Gluten-free is one of the biggest trends in the food industry right now.
It can be hard to know what carbs contain gluten and which don’t.
Carbs = full of gluten is not true.
With the popularity of gluten-free foods and diets – it has never been easier for people to find gluten-free carbs that they can enjoy.
We are going to briefly explain what gluten is, explore which foods contain gluten, and discuss gluten-free grains.
What is Gluten?
At a glance, gluten is a protein found in certain types of grains such as wheat, rye, and barley. It gives bread and other grain products their elasticity and stretchiness.
Besides those with Celiac Disease who have to avoid gluten altogether, there are others who experience a gluten intolerance who will benefit from a gluten-free diet as well. The side effects of eating food with gluten will depend on the intensity of the intolerance.
Some of the symptoms of a gluten intolerance according to Healthline are:
- Behavioral Changes such as depression, ADHD, and brain fog
- Weight Loss
- Muscle Cramps
- Joint Pain
- Skin Inflammation or Rash
- Digestive Issues such as bloating or diarrhea
- Headaches or Migraines
Where Can Gluten Be Found?
Gluten is primarily found in wheat, barley, and rye, as well as their byproducts.
Any product with one of these ingredients will likely trigger your gluten intolerance.
This includes foods with white flour, which is just wheat that’s been stripped of its nutritional value.
When you’re grocery shopping, be extra careful about this because these ingredients aren’t always mentioned in the ingredients list.
Always check the ingredients list and the allergen list at on your food labels for gluten.
Is Rice Gluten-Free?
Yes, all types of rice are naturally gluten-free according to Beyond Celiac.
Let us break that down for you as there are many types of rice.
Is white rice gluten-free? Yes.
Is brown rice gluten-free? Yes.
Is wild rice gluten-free? Yes.
Is jasmine rice gluten-free? Yes.
So if you’re buying plain white, brown, jasmine, or wild rice, you don’t need to worry about it containing gluten.
Just make sure the rice is not mixed with any other wheat product first. This will help you avoid any cross-contamination.
Also, it is important to note that harvesting, processing or manufacturing rice can be in contact with both gluten and non-gluten grains if they are produced in the same facility.
If any of your rice product was processed with any other grains then there’s a large possibility of cross-contamination. And if you aren’t sure if this is the case, then get in touch with the manufacturer to learn more about this.
Be sure to ALWAYS check your carb labels for any cross-contamination.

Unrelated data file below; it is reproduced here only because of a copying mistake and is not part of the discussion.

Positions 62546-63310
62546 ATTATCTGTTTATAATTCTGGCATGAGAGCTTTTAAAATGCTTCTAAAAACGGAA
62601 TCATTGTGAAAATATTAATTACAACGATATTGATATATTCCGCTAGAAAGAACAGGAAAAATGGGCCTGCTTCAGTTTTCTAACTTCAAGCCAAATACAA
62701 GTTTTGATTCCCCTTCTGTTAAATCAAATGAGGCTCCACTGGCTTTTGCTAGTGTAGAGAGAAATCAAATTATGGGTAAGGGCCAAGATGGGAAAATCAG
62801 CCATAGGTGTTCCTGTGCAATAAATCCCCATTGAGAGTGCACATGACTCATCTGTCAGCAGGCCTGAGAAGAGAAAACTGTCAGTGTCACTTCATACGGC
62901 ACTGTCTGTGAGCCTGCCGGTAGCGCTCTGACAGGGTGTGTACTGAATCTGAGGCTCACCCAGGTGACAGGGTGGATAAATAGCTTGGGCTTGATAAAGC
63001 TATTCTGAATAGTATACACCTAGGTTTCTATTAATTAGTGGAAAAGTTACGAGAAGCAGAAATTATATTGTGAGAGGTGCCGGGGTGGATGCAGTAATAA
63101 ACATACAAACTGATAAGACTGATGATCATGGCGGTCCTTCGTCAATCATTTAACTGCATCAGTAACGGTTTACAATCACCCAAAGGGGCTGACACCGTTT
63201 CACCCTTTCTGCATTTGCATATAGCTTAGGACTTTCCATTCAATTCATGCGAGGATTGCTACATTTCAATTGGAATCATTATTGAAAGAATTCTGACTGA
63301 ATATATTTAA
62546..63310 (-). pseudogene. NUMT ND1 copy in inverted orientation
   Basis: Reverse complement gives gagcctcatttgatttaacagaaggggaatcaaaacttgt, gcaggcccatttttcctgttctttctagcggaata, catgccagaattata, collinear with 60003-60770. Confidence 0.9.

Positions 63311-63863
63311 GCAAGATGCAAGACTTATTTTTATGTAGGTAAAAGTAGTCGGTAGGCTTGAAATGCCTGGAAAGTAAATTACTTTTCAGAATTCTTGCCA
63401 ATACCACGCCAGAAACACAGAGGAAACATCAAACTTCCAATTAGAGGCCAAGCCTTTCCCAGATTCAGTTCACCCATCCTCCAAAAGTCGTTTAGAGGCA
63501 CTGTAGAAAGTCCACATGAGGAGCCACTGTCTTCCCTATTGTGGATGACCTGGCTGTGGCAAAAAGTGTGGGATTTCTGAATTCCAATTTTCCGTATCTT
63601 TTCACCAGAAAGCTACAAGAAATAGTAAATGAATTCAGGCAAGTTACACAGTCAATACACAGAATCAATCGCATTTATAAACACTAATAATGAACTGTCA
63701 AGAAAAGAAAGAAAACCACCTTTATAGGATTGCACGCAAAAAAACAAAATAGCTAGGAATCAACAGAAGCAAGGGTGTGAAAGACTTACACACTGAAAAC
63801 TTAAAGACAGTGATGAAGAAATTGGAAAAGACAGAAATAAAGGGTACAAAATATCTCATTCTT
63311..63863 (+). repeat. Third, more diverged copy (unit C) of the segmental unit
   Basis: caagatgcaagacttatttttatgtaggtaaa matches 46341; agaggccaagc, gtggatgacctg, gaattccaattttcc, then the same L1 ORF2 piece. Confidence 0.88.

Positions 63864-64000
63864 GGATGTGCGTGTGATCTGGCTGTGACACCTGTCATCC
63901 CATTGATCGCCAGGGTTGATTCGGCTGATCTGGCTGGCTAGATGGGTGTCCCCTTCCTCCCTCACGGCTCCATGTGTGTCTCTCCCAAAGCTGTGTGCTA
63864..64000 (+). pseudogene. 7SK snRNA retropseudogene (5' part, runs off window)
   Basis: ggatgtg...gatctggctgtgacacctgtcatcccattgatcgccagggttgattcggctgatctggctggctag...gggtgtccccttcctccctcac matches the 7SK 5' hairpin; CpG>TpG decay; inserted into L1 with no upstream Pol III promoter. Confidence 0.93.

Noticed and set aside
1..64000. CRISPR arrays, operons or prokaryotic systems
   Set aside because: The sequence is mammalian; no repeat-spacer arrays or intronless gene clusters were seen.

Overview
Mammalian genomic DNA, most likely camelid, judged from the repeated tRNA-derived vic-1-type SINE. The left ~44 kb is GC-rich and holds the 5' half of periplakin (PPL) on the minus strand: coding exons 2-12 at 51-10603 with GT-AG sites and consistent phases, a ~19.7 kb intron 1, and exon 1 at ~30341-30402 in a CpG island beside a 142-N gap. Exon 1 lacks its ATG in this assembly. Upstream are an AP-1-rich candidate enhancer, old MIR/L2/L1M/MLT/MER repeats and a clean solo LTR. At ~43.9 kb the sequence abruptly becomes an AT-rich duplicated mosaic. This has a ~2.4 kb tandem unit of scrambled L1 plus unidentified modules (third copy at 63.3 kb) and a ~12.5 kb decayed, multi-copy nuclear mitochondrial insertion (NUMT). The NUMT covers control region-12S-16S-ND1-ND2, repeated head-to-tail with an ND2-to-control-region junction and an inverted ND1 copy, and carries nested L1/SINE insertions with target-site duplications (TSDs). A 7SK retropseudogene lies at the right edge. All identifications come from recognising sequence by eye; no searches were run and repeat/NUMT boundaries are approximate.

Are There Other Gluten-Free Carbs Besides Rice?
And the answer to that question is yes!
There are other lesser known grains that are gluten-free as well.
Here is a list of gluten-free carbs that you can add to your daily diet.
- Amaranth: Healthline says the following about it: “classified as a pseudocereal, meaning that it’s not technically a cereal grain like wheat or oats, but it shares a comparable set of nutrients and is used in similar ways. Its earthy, nutty flavor works well in a variety of dishes.”
- Buckwheat: Is not a grain, but it is easy to prepare and is an inexpensive seed that you can add to trail mix or pilaf.
- Millet: A staple food from various diets worldwide and is often eaten as porridge or oatmeal.
- Oats: Be sure that the oats that you purchase are gluten-free. This is an option that not a lot of people know about.
- Sorghum: It is a popular sweetening syrup, but is now used as a flour or grain. We commonly know it as cornmeal.
- Teff: A fine grain from Africa that is now being used as a flour to make traditional bread. Look for it in your flour section.
- Quinoa: A grain crop that contains all essential amino acids. It is now being used in many popular plant-based dishes.
These grains and seeds are great carb alternatives to traditional wheat, rye, and barley. They can provide a great variety to your meals and dishes.
Also, each of these seeds and flours provide their own nutritional value and health benefits which is a win-win situation for you.
Gluten is everywhere and can be hard to avoid at times.
However, eating gluten-free is possible!
It is a myth that carbs are full of gluten.
Remember to add carbs to your meals to help you stay fuller longer and to help give you the energy that you need to get through your day.